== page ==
“On the contrary, it is common knowledge, that the day after the UNC made the allegation, in 2021, that I had a townhouse that I failed to declare to the Integrity Commission, I called a press conference and produced my declaration of 2019 to show that I did declare my ownership of any and all townhouse/s owned by me.

“This declaration was properly done on the prescribed Form A, as required by law. In the face of this public response to the unfounded allegation, it was then advanced by the UNC and, surprisingly, the Integrity Commission, that it should have been declared on Form B.

“Their ridiculous argument was that since it was declared on Form A and not on Form B then I had not declared it and I was hiding it from the public.”

He said he again appeared in the media to point out that the prescribed Form B requires a declaration of land (without buildings) and the prescribed Form A requires a declaration of real property (“including apartments and townhouses”).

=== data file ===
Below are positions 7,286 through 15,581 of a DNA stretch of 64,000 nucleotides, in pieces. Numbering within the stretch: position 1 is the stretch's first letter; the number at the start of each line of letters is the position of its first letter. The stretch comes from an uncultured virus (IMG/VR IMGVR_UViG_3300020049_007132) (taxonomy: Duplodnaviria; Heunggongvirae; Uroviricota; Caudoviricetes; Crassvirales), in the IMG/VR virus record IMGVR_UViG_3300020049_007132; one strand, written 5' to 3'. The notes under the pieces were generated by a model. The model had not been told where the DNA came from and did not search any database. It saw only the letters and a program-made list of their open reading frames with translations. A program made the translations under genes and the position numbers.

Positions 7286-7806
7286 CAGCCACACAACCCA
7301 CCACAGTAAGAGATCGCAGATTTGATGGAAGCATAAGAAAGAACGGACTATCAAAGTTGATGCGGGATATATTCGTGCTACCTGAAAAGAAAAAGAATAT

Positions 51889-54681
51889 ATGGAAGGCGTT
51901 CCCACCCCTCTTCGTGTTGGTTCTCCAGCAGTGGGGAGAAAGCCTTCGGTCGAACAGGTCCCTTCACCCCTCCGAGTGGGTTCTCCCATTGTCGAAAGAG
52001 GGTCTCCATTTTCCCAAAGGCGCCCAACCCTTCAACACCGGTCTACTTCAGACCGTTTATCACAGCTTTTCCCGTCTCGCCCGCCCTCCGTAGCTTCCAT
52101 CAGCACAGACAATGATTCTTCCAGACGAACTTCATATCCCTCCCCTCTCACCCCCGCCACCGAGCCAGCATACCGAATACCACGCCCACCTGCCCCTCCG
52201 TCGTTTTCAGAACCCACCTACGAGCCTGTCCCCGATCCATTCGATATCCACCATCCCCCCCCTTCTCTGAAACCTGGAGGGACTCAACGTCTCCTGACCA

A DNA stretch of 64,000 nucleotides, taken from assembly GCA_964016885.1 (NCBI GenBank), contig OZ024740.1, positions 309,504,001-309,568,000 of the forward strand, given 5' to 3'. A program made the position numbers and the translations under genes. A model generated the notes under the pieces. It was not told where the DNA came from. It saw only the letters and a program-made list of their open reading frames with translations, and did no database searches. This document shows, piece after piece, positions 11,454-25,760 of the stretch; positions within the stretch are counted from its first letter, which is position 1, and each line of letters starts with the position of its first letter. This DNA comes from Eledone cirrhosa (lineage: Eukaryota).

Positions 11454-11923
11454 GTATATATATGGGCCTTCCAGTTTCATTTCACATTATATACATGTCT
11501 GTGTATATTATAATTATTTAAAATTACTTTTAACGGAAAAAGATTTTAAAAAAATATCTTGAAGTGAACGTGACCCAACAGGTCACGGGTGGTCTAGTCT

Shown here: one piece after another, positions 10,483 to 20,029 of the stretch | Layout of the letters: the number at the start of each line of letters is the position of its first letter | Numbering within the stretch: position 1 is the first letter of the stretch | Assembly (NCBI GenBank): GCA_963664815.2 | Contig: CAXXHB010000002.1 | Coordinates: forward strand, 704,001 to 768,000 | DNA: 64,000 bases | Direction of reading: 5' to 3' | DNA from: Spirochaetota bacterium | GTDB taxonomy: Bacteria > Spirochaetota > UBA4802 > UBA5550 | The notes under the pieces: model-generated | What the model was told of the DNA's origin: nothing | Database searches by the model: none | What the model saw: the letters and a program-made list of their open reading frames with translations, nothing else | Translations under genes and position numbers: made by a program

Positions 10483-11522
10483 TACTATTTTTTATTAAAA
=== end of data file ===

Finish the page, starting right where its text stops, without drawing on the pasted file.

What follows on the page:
“In this second press conference, the proof was presented to the media in the form of access to a document sent to the Cabinet by the Integrity Commission requesting that the parent act be amended to allow for the prescribed Form B to require property other than land to be included on Form B. Since this has not been done to date then my public argument and factual presentations stand unchallenged by the Integrity Commission.”

Rowley spoke of the previous findings of the commission and said the November probe was also concluded, and on December 29, his attorney was so informed.

He maintained he will continue to defend himself and his reputation from those who thrive on disinformation.